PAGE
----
Paris: Dining Via The Metro

On the second day of this trip to Paris it was business as usual.  Continuing where we left off from the previous day there was more wandering the streets, taking in the vibe, eating and relaxing to be done.

The line 14 platforms at Pyramides Metro station are more modern than many of the others you see in the city, and were opened in 1998.

One of the many things that I love about Paris is that despite the fact that it truly is one of the most beautiful cities in the world, it still has a grittiness to it as well.  I’ll have do do a post sometime that collects all of the street art photos that I’ve taken in Paris over the course of several trips.  There is a lot of street art in Paris, and this is just one example of it.

For the first time in my life I finally tried escargot. Texturally it reminded me of calamari, taste wise it was all about the garlic butter.

Escargot. paris restaurants food and wine

Fish. paris restaurants food and wineish.

paris restaurants food and wine

paris restaurants food and wine

Paris takes on a magical vibe by night.  It really does feel like you are walking through a cliché   The beauty of the city, and the reflection of the lights on the different surfaces that they bounce of creates something amazing, and you cannot help but feel great.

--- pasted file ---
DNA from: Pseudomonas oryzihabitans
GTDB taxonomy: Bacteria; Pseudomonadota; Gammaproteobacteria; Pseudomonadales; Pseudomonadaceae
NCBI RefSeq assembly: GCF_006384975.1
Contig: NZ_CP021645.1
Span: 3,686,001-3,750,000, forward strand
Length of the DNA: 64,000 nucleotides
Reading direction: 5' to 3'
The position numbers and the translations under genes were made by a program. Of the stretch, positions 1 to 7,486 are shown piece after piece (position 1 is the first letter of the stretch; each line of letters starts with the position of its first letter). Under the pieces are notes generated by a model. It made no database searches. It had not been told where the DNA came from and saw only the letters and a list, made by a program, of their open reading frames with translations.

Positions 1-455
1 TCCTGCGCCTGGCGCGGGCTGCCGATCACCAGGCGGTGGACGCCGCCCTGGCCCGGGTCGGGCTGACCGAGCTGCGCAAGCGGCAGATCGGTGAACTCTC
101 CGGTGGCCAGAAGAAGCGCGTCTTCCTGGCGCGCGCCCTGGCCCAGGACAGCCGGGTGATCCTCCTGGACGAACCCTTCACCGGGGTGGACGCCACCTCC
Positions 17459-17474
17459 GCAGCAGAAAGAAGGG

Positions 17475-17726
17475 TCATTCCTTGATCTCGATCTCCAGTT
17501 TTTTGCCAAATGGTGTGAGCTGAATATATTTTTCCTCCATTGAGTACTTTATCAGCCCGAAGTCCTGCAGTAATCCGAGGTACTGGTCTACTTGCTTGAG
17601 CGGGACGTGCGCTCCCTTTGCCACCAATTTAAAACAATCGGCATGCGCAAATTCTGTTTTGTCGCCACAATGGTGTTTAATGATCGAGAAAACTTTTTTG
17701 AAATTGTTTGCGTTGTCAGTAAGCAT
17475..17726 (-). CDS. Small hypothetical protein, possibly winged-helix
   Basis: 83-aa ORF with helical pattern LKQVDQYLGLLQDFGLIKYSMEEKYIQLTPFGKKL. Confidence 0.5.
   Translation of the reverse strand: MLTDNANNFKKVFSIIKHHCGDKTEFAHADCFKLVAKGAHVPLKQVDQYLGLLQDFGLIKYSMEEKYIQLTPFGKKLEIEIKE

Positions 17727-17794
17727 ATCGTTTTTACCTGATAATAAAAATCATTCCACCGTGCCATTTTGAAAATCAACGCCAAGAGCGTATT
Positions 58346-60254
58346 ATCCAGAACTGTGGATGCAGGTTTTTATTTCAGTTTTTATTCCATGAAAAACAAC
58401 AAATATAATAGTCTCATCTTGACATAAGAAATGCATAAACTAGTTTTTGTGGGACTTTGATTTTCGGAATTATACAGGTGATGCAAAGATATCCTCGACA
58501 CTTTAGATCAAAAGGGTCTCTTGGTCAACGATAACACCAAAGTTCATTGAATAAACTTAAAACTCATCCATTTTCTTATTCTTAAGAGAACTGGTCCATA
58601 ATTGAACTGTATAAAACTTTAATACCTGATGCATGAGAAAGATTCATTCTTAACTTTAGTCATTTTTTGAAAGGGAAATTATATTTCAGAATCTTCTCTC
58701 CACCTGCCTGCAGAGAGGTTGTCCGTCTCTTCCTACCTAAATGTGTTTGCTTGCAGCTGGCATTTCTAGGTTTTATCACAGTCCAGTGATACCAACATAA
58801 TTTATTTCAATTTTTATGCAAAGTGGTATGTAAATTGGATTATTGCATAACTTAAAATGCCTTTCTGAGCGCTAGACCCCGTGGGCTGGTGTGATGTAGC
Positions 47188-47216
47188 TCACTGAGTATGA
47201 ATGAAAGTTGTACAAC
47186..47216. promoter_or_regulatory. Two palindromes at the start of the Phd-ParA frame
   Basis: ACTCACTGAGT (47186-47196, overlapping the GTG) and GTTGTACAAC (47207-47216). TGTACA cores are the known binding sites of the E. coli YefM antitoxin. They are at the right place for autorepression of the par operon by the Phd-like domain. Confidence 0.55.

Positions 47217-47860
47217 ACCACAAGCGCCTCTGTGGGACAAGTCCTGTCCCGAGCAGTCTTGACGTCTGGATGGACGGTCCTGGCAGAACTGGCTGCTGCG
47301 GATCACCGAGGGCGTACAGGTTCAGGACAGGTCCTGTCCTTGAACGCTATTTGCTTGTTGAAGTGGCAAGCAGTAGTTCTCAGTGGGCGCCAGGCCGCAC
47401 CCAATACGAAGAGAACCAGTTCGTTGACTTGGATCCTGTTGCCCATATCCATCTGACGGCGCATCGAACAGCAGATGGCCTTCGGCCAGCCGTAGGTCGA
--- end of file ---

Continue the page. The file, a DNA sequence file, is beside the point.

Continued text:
There is a lot of variety between the different Metro stations in Paris.  Pont-Neuf looks nothing like Pyramides.

Wine, bread and butter.  So simple and so great.

paris restaurants food and wine

Foie Gras and toast.  Controversial it may be, but there’s no doubting that foie gras, done right, offers the diner a luxurious taste sensation like no other.

Foie Gras. paris restaurants food and wine

Roast lamb and sliced potatoes, almost like chips.

paris restaurants food and wine

Roast beef on French onion soup.  If you’ve never had proper French onion soup before, you must try it sometime.  The flavour is completely amazing and not at all similar to what passes off as “French onion” flavour outside of France.

paris restaurants food and wine

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Paul
Paul
Paul founded The City Lane back in 2009 as a place to share photos of his travels around Europe with friends and family. The City Lane might have changed quite a lot since those early days but one thing that’s remained constant is Paul’s passion for food, travel and culture, and a desire to photograph and write about his experiences. Paul has a strong inquisitive nature that drives him to look beneath the surface in order to discover what really makes a city and its people tick, and what better way to do this than over a good meal or drink, with a city’s locals, at places that people who live in that city actually frequent. Paul is also a co-host of The Brunswick Beer Collective, a podcast that may or may not actually be about beer.

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